Edwards and Strachan: Love Our Enemies

“Christ denied himself to help us, though we are not able to recompense him; so we should be willing to lay out ourselves to help our neighbor freely, expecting nothing again. Christ loved us, and was kind to us and was willing to relieve us, though we were very hateful persons, of an evil disposition, not deserving any good, but deserving only to be hated, and treated with indignation; so we should be willing to be kind to those that are an ill sort of person, of a hateful disposition, and that are very undeserving. Christ loved us, and laid himself out to relieve us, though we were his enemies, hated him, had an ill spirit towards him, had treated him ill; so, as we would love Christ as he hath loved us, should {we love those who are our enemies, hate us, have an ill spirit toward us, and have treated us ill}.”

-Jonathan Edwards, Sermons and Discourses, 1730-1733.

“It isn’t hard to say that we’re Christians. If we keep the definition vague, the shoe seems to fit. We go to church, do what we’re supposed to do at work, and write a check once in a while to a worthy cause. With this low threshold, the faith doesn’t seem all that challenging; it fits comfortably into a typical American lifestyle, and we experience little discomfort.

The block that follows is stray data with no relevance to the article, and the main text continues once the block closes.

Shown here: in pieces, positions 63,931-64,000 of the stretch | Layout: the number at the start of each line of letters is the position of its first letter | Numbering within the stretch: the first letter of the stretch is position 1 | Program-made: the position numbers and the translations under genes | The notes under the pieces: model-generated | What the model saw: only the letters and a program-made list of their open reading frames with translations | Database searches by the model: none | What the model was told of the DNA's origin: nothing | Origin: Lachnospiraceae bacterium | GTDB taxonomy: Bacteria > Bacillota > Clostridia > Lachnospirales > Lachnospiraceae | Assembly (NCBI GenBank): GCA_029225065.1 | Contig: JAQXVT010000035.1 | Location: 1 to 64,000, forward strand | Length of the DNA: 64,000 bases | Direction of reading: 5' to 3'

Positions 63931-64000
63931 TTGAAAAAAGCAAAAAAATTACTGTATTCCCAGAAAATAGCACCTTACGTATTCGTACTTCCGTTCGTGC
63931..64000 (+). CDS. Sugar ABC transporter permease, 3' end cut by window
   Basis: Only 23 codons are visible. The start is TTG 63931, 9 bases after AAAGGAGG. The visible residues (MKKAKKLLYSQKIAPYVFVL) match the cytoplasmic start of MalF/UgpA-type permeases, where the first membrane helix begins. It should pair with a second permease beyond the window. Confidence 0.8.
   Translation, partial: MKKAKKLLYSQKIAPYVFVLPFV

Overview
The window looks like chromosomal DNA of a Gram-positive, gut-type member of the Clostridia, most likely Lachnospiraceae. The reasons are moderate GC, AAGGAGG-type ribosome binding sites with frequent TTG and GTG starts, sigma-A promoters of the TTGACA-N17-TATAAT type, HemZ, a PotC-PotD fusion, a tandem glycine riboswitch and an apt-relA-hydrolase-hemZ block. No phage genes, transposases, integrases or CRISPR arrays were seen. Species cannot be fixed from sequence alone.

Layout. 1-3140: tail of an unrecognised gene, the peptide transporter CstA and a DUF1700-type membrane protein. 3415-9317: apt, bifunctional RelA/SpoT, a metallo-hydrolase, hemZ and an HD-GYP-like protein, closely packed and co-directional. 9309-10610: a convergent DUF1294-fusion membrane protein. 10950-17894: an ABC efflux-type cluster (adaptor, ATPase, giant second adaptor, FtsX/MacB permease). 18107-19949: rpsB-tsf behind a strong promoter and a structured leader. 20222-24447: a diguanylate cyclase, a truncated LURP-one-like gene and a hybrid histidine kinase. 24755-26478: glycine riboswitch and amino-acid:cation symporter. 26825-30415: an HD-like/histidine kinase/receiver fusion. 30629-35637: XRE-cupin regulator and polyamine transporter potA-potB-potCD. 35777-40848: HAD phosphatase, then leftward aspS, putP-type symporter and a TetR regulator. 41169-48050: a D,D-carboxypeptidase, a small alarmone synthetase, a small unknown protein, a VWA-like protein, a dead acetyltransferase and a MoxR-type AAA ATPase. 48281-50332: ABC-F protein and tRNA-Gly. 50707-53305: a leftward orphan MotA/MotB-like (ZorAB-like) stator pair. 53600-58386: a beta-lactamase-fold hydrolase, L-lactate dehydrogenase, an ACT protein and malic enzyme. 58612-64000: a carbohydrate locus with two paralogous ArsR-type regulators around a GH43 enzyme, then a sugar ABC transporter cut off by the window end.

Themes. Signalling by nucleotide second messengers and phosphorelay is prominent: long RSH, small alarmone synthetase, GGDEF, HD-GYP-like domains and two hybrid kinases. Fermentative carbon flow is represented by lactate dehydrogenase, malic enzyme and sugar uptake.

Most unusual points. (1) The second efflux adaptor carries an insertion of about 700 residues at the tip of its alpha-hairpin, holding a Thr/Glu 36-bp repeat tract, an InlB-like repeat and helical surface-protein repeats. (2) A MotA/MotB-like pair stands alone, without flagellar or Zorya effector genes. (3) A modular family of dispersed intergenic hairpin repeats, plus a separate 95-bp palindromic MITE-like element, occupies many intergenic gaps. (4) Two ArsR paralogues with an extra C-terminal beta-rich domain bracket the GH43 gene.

But when we dig into the priorities of true Christianity, that laxness seems woefully deficient. The standard of Christ is not simply to love people who love us back, or to love humanity in a general sense. The standard of Christ is to love our enemies, and pray for those who persecute us (Matthew 5:44). Such teachings present us with a major challenge. It’s no easy thing to love someone who acts hatefully toward us. Our every instinct runs away from love in such situations.

Christianity brings about a quiet revolution in the human heart. One of its chief effects is to awaken a full range of compassion and kindness to the people we encounter. Faith grabs hold of the truly repentant, and upends us, making friends of those who once were enemies. “Christ loved us” when we “hated him.”

Now, God gives us the strength, the otherworldly ability, to emulate our Savior and love those who despise us. Few practices are more challenging—or more revealing of the authenticity of our faith.”

‘If while we were enemies we were reconciled to God by the death of his Son, much more, now that we are reconciled, shall we be saved by his life.’ (Romans 5:10)

-Owen Strachan, Always in God’s Hands, Day by Day in the Company of Jonathan Edwards, 167.

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